From a soldier’s life to civvy street

18th October 2019

Last month, five Chelsea Pensioners and Royal Hospital Captain of Invalids, George Cochlan, visited Chavasse Military Recovery Centre in Colchester. 

Chavasse is one of four UK centres dedicated to preparing wounded, injured and sick soldiers for life as civilians, as Captain Cochlan explains: 

“They go there to help build their employment prospects, they do courses, CV writing, interview techniques – so they’re prepared when they go to a civilian employer. Normally, if you’re in the Army, you don’t apply for a job and go through the normal interview process. People tell you what job you’re going to do and you just move into it. The Pensioners can relate to the young soldiers because they’ve had a military career then they’ve become civilians and had a career of some description. When they retire and decide to become Chelsea Pensioners, they’ve almost come full circle. They can relate to the young soldiers and show them that there is stuff you can do after you leave the Army. 

The idea is to share best practice. The Pensioners can explain what they did in their younger days and give them help and advice.  The young soldiers can tell the old Pensioners what the modern day Army is like and the equipment they’re using. They share stories about the operations they’ve been on.”

During the outing, the Pensioners toured Merval Barracks where the Recovery Centre is based and visited the military corrective centre. They also had the opportunity to try out modern range finders. Pensioner Michael Campbell-Smith compared them with those he’d used in the Army:  

“Our range-finders had a split image. They had two lenses and you could see two pictures. You had to wind the knob until you had one picture and that gave you the range. Now it sends a laser beam which bounces off something and comes back again. Very accurate if it bounces off the thing you’re aiming at, but if there’s a pole sticking up, it can give you the wrong reading.” 

Sampling today’s 24-hour ration packs – which can be eaten hot or cold – also brought back memories for the Pensioners, who recalled ‘hot cans’ that self-heated when you pulled a ring.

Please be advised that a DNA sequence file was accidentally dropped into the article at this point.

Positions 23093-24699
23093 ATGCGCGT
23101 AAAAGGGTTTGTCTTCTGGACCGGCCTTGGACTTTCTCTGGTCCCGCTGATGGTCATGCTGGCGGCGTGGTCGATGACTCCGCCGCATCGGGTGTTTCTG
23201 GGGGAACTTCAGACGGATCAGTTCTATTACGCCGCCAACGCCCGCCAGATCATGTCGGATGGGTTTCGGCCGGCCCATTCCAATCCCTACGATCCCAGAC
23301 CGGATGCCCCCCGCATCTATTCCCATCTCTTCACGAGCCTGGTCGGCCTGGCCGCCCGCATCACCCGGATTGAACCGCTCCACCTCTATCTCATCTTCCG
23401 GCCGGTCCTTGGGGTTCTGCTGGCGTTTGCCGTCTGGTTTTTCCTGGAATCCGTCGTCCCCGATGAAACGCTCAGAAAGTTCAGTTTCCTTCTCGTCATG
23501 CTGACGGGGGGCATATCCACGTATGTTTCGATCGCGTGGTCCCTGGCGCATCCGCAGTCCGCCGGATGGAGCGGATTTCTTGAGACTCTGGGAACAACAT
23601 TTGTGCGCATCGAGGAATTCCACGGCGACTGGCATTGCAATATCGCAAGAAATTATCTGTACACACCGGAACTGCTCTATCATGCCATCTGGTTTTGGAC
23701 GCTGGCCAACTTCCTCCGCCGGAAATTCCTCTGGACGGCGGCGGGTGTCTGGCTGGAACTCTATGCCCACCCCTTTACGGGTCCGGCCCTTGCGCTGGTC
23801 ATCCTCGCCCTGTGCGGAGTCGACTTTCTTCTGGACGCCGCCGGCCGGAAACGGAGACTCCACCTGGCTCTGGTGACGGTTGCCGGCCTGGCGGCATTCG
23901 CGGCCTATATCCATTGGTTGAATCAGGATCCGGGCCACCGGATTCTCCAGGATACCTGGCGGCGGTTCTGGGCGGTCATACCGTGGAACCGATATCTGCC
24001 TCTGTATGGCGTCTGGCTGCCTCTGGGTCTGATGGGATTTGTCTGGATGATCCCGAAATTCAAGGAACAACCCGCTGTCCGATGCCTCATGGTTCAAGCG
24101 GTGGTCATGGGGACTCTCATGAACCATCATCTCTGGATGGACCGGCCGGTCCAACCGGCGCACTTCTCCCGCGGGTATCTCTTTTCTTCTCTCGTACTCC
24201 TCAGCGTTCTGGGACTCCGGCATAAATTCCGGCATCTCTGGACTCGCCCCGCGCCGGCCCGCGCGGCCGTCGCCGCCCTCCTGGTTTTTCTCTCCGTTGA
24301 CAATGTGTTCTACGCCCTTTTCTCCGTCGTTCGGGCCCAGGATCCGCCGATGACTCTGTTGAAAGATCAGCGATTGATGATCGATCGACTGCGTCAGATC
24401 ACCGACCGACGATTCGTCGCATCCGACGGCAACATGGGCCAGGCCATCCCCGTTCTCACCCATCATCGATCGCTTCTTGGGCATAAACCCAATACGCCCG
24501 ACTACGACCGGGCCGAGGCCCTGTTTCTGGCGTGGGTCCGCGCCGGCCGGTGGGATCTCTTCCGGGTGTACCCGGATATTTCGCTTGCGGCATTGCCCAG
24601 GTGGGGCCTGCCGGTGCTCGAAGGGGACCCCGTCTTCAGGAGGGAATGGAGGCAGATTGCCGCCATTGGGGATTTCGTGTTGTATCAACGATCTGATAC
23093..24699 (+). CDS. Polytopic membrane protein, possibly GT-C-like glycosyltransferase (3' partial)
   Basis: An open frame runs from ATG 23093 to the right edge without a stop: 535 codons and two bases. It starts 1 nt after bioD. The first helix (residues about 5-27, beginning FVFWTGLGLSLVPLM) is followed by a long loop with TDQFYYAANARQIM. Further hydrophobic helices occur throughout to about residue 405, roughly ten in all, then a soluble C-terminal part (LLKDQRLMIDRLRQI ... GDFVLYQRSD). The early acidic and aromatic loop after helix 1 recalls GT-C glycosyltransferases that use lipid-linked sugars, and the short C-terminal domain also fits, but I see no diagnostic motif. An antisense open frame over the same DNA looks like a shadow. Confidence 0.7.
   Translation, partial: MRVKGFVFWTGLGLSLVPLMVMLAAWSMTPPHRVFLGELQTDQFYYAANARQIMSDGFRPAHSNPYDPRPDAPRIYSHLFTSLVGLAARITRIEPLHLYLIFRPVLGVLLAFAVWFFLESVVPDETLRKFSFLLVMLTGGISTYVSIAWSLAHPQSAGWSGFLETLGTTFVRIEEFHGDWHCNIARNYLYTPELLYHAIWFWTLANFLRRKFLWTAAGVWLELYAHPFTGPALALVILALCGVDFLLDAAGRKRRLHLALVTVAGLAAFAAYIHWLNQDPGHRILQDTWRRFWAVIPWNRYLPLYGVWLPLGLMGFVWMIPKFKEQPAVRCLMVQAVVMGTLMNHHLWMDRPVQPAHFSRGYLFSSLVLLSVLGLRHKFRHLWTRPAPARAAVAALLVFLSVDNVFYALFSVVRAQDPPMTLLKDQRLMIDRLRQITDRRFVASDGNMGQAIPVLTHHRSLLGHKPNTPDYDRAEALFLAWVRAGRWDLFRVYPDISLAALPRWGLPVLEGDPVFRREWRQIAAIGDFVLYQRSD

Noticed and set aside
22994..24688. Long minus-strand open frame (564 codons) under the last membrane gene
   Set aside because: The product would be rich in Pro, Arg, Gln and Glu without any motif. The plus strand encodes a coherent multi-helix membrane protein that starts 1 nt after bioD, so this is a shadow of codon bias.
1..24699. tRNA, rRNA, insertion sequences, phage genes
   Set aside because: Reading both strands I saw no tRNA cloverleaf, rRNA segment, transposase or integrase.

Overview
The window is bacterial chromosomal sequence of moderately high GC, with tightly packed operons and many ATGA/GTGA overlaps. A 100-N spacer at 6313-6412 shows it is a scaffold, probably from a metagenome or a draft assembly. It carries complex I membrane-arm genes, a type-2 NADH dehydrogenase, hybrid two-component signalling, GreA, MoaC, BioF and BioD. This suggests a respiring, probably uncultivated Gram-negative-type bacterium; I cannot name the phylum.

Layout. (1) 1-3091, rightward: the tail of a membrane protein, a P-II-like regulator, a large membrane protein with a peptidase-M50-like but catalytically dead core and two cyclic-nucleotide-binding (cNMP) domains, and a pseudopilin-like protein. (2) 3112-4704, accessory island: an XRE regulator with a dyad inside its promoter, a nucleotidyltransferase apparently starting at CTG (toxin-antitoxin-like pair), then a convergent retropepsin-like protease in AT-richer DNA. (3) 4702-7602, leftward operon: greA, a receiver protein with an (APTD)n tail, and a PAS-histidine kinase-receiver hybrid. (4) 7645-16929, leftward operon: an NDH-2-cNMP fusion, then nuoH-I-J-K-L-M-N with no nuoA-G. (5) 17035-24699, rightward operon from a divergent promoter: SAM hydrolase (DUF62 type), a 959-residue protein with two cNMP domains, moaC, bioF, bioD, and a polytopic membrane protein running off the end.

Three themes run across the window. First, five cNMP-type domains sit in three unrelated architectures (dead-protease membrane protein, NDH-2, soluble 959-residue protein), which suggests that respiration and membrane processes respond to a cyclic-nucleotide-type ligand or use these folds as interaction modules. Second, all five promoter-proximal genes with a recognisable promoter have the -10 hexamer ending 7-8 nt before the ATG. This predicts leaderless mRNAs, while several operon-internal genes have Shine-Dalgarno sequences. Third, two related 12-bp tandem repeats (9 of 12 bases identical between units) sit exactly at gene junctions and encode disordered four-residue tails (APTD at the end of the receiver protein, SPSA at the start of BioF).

One of the high points of the visit was an opportunity to join a pen-making class. Each Pensioner chose a piece of wood and used a lathe to craft a personalised pen. The activity was about more than just creating a pen though, as Captain Cochlan explains:

“The whole idea is to get your mind off something that’s bothering you. You’re focused on making the pen. And you get a finished product from the raw material, so you’re reaching your goal if and achieving something.”

Michael Campbell-Smith is very proud of the pen he made:

“I thought I could never do that. It taught me that I was more skilful than I thought I was. It’s very rewarding to see something being created out of a lump of wood. You’ve got an end product, you can say ‘I can do that’. I could have stayed there all day! It’s very therapeutic.”

All in all, the Pensioners found the visit illuminating, while Captain Cochlan says recovery centres like Chavasse play an important role in bridging the gap between military and civilian life:

“Before the Recovery Centres, if somebody was injured to the point where they wouldn’t be able to recover and go back to full service, a doctor would give them a medical discharge. It’s a much better system now. The guys are better looked after and better prepared for civvy street.” 

Chelsea Pensioners: (L-R) Michael Campbell-Smith, Ted Heath, Tony Judge, Charmaine Coleman, Michael Bunce, Fred Boomer-Hawkins
with Captain of Invalids, George Cochlan (back row)

 

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